News Release

CCA launches new project on somatic gene and engineered cell therapies

The Council of Canadian Academies (CCA) is pleased to announce it has been asked by the National Research Council to undertake an assessment on somatic gene and engineered cell therapies.

A multidisciplinary expert panel will be appointed in the coming months to address the following question:

What are the key legal/regulatory, ethical, social, and policy challenges specific to the approval and use of somatic gene and engineered cell therapies in Canada?

Gene and engineered cell therapies hold great promise for treating rare genetic disorders, as well as chronic diseases, such as cancer. However, these therapies raise a number of challenges including regulatory barriers, equity in access to treatment, and affordability.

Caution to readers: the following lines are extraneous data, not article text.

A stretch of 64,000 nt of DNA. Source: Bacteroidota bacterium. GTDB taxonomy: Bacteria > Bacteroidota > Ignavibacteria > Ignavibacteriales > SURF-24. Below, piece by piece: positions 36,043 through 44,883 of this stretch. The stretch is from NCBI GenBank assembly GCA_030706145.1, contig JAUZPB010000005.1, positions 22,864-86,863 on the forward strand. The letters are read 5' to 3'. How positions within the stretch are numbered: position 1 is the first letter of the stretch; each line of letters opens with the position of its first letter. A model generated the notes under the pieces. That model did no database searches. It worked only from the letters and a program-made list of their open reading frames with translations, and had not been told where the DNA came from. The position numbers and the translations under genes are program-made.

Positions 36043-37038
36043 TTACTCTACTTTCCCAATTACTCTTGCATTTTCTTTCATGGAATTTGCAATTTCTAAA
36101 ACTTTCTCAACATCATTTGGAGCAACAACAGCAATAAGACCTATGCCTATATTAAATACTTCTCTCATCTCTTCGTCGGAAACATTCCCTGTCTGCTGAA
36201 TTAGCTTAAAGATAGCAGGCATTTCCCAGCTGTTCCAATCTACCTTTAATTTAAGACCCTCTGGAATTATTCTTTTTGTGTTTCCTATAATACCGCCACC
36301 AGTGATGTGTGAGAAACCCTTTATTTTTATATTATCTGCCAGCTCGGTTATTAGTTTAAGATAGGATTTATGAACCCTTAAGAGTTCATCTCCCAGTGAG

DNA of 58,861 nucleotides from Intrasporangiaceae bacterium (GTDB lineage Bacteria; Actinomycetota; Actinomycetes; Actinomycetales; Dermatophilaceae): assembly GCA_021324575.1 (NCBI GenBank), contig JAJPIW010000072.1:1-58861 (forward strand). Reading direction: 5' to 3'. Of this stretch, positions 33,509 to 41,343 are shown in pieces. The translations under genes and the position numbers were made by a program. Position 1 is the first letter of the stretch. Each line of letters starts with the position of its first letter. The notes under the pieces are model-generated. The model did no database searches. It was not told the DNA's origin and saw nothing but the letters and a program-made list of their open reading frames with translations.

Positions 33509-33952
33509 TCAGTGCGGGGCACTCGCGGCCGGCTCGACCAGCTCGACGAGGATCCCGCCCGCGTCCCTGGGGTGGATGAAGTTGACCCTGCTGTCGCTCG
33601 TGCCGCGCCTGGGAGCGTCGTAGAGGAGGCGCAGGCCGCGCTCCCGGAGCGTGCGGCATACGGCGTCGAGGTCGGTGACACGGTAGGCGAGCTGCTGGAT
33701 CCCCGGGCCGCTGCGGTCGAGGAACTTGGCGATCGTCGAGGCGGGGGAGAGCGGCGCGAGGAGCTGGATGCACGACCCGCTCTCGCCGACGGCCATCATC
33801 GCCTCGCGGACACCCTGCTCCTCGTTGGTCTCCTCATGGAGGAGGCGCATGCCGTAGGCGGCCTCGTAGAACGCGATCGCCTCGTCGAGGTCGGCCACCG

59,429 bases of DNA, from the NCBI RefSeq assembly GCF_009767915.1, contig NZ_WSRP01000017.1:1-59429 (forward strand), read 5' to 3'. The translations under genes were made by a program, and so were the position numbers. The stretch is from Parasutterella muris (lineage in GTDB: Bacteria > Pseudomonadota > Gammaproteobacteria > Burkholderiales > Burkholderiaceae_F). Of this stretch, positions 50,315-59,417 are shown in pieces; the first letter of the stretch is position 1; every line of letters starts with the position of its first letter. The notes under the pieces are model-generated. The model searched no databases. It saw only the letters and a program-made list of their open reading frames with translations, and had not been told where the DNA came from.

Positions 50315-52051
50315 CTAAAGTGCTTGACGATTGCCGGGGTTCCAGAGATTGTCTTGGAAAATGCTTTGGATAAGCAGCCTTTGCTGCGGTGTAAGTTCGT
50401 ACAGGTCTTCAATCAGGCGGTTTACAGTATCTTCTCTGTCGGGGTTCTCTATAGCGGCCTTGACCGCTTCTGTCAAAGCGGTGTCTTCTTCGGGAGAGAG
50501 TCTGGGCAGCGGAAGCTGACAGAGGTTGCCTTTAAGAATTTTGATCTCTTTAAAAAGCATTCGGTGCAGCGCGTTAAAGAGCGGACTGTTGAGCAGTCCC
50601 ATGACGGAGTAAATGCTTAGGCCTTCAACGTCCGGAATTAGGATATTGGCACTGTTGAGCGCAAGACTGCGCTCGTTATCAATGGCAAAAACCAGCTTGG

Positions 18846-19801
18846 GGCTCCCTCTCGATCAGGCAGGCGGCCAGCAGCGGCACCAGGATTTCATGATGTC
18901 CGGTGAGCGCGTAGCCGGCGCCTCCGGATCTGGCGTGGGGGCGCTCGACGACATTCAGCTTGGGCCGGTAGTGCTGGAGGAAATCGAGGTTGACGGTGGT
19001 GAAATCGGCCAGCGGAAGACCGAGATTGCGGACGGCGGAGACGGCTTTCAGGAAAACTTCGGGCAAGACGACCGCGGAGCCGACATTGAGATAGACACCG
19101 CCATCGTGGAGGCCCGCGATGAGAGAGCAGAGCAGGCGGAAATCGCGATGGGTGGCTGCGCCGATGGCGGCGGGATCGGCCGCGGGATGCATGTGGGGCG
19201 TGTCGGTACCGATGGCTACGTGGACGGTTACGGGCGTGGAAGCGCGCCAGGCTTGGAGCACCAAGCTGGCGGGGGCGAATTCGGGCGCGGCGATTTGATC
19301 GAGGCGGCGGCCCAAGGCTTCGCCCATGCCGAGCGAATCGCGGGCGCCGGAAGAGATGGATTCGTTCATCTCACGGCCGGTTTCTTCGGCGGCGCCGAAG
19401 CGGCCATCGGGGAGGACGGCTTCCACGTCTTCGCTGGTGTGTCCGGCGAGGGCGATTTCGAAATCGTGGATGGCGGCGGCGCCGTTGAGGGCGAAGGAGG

Somatic gene therapy alters or eliminates genes that cause disease in a patient without imparting these changes to future generations. This assessment will examine the challenges related to approval and use of these therapies, focusing on the latter stages of therapy development including drug approval, market introduction, and use.

“This area of science has its share of ethical, legal, and social issues” said Eric M. Meslin, PhD, FCAHS, President and CEO of the CCA. “We look forward to convening the multidisciplinary expertise needed to address this important question, to inform the NRC.”

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